When you drive down the taller roads where you can look down on the corn crops you start to see a color change in about half of the corn crops in central and eastern Iowa. It was first widely noticeable and immediately I called a local aerial applicator to quiz him about what he could see from the air. He said that the greenness of the corn crop had changed over the past week. Thus we now we have to look at certain plant signs to figure out what has happened. A few crops people have seen the same thing and are coming to a few conclusions. Second year corn where the N was not separated from the residue seems to be one big category of yellowed corn. Another is where 28 or 32 percent was applied rather than 82 percent. The extremely wet May and June must not have been conducive to keeping the NO3-N where it was needed. But beyond those causes there seems to be other factors that are putting the corn in a situation where the top leaves are yellowing weeks ahead of schedule. We know that leaf diseases have been infesting the corn plants for about a month now and such leaf loss and reduction in sugar production is cumulative.

Another plant characteristic of check is the health of the crown area of the root. Dig a root and split the crown down the middle with a sharp knife. If the browning has moved several nodes up into the stalk the early stages of stalk rot are appearing. The only remedy is to try to preserve as much of the leaf tissue as possible so sugar producing is maximized.

Over the past two weeks I have mentioned the high levels of leaf infestation present in many corn fields. In the past week it has gotten very easy to find stalk anthracnose present on the lower one to three nodes. In fact several of us got to examine a few fields where the anthracnose had invaded the cortex of the stalk clear up to the ear already. Our conclusion was that corn reels could be a necessary piece of machinery for farmers in areas of the state this fall.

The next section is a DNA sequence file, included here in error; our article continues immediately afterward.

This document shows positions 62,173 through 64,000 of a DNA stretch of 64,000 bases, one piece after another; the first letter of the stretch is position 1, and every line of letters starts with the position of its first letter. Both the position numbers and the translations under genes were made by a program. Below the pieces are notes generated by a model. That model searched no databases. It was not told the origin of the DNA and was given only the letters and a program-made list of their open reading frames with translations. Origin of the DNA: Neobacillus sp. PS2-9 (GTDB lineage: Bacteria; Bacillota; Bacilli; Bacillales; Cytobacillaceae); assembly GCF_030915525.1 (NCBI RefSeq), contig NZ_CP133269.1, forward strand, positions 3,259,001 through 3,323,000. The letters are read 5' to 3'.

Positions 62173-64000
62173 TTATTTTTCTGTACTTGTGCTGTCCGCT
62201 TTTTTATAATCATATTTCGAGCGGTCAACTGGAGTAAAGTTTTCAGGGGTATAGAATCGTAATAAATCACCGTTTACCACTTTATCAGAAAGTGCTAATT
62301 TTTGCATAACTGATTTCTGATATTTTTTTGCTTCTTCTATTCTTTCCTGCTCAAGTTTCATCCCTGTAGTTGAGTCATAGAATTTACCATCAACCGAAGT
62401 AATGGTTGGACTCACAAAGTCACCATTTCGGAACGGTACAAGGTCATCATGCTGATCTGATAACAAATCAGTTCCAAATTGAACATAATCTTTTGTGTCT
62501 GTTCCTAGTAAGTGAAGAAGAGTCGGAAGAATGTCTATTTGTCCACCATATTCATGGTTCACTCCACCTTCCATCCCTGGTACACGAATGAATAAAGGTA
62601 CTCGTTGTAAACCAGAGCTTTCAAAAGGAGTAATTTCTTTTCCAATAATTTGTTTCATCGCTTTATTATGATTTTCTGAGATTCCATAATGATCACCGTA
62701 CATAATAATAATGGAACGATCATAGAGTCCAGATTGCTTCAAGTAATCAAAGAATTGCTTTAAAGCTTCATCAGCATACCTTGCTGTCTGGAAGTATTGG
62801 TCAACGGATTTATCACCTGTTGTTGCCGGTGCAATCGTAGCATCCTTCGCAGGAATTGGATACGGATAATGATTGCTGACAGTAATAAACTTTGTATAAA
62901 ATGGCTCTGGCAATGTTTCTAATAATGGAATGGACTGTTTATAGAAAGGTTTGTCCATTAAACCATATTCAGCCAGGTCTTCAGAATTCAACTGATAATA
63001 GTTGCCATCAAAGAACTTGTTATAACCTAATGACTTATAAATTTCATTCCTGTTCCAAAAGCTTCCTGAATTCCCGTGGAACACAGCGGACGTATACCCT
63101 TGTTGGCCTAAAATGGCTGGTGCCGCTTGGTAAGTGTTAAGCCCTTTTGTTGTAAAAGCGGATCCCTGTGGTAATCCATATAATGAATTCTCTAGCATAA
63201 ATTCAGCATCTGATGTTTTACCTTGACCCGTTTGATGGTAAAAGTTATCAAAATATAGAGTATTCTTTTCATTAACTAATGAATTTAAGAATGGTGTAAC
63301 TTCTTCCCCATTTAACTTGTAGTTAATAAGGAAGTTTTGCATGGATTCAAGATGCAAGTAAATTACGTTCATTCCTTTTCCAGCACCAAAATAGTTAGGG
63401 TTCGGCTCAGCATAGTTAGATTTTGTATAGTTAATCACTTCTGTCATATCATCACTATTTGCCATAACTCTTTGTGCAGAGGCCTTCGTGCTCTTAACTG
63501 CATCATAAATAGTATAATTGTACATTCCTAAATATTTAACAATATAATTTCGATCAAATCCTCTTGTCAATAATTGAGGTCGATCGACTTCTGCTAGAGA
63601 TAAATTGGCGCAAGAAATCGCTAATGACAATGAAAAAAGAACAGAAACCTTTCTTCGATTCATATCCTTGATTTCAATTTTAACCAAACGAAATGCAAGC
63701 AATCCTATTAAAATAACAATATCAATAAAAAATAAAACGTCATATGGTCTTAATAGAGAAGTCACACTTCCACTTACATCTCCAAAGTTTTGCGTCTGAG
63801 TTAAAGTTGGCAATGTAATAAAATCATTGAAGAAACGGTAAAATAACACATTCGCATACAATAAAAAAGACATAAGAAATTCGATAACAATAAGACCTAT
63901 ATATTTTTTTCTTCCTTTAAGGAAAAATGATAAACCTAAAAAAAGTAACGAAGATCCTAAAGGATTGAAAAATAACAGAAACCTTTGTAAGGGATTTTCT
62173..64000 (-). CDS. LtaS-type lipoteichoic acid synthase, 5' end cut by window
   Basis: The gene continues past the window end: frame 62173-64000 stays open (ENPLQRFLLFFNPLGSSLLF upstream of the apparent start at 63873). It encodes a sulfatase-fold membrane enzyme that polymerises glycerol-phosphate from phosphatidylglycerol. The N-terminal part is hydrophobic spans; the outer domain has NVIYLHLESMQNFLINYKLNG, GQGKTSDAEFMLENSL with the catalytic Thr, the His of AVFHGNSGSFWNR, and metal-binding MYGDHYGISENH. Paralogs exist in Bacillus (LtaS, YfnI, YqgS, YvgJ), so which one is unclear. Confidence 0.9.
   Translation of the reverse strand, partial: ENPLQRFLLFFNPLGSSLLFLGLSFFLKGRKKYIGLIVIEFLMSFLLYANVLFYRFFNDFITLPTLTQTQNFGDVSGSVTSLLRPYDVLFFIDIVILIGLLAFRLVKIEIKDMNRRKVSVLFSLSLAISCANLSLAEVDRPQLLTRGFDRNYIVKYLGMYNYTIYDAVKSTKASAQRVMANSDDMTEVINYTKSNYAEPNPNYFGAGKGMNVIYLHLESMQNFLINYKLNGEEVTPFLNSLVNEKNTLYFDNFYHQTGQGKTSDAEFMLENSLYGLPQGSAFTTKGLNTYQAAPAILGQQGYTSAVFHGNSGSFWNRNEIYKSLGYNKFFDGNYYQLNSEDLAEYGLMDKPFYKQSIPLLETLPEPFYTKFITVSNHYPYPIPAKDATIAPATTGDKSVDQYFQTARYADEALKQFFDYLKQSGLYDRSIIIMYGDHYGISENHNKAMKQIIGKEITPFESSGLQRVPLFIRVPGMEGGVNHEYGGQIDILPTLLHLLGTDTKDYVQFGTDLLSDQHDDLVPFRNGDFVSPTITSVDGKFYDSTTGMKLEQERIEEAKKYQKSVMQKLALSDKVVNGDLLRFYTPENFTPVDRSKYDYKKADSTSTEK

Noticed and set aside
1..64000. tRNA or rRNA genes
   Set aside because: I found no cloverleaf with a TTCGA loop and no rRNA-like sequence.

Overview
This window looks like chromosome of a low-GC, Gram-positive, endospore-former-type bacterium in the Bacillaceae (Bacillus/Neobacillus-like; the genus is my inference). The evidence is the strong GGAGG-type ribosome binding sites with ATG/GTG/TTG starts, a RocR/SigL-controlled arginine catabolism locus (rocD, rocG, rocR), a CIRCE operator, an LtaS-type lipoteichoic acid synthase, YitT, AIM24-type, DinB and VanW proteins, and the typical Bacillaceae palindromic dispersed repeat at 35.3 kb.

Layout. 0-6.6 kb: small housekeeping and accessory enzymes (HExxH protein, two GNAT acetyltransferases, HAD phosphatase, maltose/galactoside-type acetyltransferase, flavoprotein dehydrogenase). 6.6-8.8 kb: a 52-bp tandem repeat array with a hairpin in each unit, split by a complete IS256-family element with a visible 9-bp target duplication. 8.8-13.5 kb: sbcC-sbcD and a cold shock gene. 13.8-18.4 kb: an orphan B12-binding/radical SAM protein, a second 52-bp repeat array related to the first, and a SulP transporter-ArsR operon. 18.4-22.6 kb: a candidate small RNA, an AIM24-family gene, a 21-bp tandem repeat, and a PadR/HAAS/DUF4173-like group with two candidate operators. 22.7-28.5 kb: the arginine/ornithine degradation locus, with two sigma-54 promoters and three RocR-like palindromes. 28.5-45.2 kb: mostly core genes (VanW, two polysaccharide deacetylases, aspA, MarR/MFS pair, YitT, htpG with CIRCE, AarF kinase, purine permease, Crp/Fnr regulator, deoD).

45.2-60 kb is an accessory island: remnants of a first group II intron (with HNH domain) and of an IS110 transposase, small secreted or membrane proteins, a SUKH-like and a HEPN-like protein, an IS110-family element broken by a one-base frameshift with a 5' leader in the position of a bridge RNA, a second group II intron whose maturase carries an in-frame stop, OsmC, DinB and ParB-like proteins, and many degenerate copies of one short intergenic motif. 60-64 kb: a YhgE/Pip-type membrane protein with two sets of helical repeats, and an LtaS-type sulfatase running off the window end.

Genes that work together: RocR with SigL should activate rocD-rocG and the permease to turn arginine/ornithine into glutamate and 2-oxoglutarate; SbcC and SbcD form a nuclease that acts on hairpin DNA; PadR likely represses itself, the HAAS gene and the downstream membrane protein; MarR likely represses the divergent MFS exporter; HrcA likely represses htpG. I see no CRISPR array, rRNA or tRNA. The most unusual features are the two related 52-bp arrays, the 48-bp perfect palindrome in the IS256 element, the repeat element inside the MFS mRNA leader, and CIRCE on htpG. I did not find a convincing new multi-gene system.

In soybeans the heavy dews was favorable for more Septoria, Downey Mildew, Frogeye Spot, and Cercospora to continue infestation new leaves. Now that the rows are closed the plants have even more hours where the leaves are carrying a moisture film. Now is the time to recognize those diseases and try to keep the plants healthy.


The main insect to still keep scouting is the soybean aphid. The population increase has not followed the normal trendline, which is to reach high levels in late July or the first week in August. There are still fields where the number of insects on the newer leaves is still less than 20 per plant. However more fields have reached threshhold or are in the 150plus range. One change in their current activity is that they are moving and surviving on the larger and older leaves as the plants move into the mid and late R5 development stage. At that stage stored carbohydrates and oils stored in vacuoles are released into the cells to facilitate grain fill. That improves the diet on the older leaves, thus the insects survive there and have to be included in any counting inspection.